respondents have taken classes to gain computer literacy. Moreover,
these people do not consider themselves "seniors."

While the survey indicated that people in their 60s have a strong
appetite for spending, 74 percent replied that they had never
purchased products expressly marketed for seniors. The designs and
colors of such products are too subdued, indicated 71 percent of the
respondents. Some 87 percent said they still feel relatively young.
"Watching mother-daughter pairs in our stores," said a representative
of women痴 clothing retailer Shimamura, "you can see their fashion
tastes are completely the same." Moreover, these seniors have diverse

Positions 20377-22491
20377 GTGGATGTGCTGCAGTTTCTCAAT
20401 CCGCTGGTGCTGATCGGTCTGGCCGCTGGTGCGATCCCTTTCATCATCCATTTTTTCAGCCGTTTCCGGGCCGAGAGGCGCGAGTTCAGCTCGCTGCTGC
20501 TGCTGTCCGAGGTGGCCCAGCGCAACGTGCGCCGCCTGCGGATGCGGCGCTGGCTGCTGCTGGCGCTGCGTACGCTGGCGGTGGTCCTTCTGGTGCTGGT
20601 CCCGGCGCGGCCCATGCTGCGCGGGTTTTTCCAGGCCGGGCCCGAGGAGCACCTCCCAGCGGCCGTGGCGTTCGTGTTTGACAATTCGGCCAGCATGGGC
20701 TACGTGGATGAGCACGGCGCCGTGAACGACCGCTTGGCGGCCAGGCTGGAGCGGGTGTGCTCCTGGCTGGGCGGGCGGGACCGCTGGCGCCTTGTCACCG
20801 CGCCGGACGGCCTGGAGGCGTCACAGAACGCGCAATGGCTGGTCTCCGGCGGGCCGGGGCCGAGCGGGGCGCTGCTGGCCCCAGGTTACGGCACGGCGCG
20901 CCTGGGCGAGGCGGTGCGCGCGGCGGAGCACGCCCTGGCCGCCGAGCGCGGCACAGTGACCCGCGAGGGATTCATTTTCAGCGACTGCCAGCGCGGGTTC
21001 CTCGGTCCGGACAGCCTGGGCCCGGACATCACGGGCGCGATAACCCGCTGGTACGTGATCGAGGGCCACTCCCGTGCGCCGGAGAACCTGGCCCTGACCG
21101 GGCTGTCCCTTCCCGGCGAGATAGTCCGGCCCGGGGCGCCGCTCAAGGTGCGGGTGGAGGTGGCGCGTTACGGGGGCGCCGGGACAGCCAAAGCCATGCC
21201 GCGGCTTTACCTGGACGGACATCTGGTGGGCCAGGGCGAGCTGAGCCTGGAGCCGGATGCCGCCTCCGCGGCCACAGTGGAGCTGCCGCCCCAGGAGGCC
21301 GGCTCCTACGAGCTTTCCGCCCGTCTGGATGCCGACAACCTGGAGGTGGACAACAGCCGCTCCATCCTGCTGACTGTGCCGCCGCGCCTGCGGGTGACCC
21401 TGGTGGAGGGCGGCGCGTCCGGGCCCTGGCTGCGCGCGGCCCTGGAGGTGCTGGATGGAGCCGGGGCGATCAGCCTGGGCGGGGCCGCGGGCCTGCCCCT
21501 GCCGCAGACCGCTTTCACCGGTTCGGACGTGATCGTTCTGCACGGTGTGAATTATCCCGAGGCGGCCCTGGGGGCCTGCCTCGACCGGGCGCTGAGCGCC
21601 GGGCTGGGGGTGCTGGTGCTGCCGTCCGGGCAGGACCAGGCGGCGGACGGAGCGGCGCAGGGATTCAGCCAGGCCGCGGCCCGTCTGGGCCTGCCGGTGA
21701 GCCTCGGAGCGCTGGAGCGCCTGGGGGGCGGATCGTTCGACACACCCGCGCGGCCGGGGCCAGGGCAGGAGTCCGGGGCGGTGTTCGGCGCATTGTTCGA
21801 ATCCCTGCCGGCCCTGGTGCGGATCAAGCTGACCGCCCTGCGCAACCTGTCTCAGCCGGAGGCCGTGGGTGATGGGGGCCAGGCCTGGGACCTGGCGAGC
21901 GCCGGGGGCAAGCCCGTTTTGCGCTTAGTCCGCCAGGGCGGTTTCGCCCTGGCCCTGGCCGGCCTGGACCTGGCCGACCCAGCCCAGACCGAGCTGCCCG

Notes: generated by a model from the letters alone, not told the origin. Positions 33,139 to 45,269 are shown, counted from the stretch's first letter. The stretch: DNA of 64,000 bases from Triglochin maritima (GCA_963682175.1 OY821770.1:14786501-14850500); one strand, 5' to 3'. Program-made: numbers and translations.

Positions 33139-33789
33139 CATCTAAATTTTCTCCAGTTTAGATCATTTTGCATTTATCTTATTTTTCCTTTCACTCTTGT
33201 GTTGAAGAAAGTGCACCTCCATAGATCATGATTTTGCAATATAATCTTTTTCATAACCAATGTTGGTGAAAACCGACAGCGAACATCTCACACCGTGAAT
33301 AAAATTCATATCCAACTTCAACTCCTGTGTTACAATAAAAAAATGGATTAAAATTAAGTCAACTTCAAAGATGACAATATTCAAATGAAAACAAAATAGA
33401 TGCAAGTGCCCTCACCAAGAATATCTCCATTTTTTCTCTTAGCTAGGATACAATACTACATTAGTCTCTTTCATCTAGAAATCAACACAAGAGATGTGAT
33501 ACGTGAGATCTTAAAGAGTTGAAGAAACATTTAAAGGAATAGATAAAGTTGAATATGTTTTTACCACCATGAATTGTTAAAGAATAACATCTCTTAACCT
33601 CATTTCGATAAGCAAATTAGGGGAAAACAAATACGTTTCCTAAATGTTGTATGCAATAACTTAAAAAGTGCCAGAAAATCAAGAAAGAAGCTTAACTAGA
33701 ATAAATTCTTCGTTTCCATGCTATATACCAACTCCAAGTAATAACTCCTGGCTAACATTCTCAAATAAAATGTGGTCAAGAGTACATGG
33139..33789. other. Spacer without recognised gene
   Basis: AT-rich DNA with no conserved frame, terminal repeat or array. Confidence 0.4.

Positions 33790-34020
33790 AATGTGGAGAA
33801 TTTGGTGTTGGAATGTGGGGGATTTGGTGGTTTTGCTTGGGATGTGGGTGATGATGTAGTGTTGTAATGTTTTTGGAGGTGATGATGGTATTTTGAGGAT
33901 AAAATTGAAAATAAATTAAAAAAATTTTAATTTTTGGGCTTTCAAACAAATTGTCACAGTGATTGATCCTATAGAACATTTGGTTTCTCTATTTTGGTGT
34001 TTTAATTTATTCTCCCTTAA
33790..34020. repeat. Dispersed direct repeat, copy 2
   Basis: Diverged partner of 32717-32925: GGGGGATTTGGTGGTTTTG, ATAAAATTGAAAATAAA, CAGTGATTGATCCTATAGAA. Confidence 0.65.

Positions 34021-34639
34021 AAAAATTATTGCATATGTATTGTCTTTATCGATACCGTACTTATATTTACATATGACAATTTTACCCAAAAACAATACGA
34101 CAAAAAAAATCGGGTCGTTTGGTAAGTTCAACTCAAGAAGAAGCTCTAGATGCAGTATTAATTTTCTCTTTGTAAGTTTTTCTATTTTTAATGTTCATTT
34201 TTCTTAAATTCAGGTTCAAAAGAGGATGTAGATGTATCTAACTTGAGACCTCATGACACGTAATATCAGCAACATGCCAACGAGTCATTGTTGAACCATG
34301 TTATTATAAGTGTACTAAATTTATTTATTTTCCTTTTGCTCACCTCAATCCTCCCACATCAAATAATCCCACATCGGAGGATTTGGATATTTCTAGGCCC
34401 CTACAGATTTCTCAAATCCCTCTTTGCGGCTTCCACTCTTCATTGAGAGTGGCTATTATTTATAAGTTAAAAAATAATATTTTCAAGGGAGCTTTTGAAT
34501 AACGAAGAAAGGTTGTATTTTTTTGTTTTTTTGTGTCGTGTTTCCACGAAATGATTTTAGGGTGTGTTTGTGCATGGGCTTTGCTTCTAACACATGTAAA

tastes and are not beholden to big brand names. Japan's economy is
recovering steadily, but the sustainability of the recovery depends on
how improvements in corporate profits and sentiment can be translated
into consumer spending. In this regard, Japan痴 seniors are positioned
to play a key role.

For the time being, however, there is increasing evidence that
improving sentiment is leading to increased personal consumption.
On March 11, the Bank of Japan apparently decided to raise its
assessment of personal consumption in its next monthly financial and
economic review. Personal consumption expenditures were up 3.4 percent
year on year in January for the third consecutive month of increases.
The total nationwide retail sales index also rose by 2.2 percent year
on year. The Cabinet Office's consumer confidence index rose 0.1 point
in February to 44.4. It marks the second straight month of increase